This paper examines the ethos of organisations providing emergency services for homeless people in Britain. Drawing on extensive surveys of nonstatutory organisations we present a discourse analysis of statements of `mission', `values', and `ethics', arguing that, although care needs to be exercised in translating organisational ethos into likely practices of care, these overarching messages of ethos are significant waymarkers in the moral landscapes of caring for homeless people. Using Coles' rethinking of the politics of generosity, we interrogate ethos in terms of three ideal types: Christian caritas, secular humanism, and postsecular charity, concluding that the principal fault-line in current services divides organisations which expect particular behavioural outcomes from homeless people (including Christian `conversion' and more secular assumptions of self-responsibility), and those which provide care regardless of individual response.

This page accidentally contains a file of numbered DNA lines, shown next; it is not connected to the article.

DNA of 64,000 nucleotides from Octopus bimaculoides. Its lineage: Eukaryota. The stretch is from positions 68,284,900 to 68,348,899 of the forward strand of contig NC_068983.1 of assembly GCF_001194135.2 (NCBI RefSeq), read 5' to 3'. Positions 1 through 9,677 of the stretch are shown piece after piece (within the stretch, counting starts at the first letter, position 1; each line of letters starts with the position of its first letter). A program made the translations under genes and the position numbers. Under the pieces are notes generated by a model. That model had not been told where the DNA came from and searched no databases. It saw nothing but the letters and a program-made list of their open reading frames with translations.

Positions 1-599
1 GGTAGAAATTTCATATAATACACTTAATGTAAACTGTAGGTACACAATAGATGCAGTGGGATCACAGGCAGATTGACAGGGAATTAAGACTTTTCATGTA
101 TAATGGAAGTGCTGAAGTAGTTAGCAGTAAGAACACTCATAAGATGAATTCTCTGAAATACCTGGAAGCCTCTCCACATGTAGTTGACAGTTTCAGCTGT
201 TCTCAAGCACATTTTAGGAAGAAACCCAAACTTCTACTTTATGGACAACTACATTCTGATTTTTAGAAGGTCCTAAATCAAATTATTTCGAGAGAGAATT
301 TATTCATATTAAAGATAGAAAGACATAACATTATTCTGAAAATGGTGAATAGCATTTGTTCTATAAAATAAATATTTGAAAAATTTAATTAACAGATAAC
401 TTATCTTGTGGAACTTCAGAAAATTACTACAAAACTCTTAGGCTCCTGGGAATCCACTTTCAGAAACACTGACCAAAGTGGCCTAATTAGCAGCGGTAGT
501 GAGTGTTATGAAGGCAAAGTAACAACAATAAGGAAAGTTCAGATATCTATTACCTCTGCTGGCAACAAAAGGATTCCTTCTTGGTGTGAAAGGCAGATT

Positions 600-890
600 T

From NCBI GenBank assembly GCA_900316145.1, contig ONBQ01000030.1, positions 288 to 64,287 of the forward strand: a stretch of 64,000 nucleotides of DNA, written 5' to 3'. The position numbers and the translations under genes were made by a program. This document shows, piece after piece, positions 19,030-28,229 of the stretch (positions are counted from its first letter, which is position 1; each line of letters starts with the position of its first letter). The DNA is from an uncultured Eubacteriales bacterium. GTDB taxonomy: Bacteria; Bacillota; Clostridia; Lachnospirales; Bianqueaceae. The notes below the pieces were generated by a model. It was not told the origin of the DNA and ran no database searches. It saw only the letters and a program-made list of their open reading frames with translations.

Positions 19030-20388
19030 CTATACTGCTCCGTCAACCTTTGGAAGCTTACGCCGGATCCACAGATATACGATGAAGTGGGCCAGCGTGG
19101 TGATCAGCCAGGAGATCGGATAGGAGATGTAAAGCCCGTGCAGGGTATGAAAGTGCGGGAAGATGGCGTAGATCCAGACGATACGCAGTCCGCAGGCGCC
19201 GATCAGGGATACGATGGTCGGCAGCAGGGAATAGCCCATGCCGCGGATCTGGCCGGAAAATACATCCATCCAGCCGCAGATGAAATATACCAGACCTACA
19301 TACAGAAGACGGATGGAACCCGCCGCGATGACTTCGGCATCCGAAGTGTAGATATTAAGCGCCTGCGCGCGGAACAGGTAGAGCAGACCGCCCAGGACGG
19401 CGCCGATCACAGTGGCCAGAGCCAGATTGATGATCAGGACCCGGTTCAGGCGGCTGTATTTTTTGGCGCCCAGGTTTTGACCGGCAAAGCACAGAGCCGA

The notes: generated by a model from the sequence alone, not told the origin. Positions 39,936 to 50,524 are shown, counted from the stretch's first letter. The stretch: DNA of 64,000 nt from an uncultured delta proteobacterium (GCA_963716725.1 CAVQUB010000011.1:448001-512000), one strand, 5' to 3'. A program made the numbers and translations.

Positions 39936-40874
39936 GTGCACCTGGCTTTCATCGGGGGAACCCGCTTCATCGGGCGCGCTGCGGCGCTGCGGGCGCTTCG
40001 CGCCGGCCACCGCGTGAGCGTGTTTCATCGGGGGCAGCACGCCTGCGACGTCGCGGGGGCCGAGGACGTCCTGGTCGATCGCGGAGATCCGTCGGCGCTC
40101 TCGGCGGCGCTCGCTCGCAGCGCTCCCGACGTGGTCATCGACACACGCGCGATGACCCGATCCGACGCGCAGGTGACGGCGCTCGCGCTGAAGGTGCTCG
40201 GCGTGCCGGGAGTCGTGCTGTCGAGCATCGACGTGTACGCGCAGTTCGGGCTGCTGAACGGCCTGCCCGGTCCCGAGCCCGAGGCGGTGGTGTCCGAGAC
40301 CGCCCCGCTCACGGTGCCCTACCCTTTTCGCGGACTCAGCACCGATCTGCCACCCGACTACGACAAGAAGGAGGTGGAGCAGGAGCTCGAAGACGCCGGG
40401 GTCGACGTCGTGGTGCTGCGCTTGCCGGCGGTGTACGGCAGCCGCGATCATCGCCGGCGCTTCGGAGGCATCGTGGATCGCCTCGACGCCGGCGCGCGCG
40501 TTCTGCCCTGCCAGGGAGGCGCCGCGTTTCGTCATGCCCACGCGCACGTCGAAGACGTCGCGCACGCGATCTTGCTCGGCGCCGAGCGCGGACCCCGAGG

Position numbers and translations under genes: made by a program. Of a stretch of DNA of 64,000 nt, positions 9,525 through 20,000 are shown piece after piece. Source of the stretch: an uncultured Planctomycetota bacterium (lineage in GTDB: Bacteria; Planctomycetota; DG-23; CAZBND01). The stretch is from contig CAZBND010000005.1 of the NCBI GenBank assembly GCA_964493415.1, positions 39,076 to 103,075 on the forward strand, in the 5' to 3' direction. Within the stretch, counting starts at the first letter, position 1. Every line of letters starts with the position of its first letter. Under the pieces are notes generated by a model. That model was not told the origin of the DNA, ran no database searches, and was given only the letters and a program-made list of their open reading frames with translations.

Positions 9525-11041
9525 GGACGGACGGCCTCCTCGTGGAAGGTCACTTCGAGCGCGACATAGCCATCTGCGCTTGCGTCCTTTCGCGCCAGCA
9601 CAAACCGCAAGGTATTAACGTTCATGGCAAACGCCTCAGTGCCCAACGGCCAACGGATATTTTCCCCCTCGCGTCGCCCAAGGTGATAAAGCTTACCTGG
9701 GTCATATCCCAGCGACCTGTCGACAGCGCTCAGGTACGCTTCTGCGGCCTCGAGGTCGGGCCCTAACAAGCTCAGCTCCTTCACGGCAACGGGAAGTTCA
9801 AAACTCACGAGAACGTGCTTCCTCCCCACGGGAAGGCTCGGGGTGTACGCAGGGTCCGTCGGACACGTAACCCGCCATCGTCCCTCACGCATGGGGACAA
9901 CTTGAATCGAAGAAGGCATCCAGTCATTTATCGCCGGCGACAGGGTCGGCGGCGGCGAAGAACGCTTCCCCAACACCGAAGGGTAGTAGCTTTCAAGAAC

Cloke, P., May, J., & Johnsen, S. (2005). Exploring ethos? Discourses of 'charity' in the provision of emergency services for homeless people. Environment and Planning A, 37, 385-402. https://doi.org/10.1068/a36189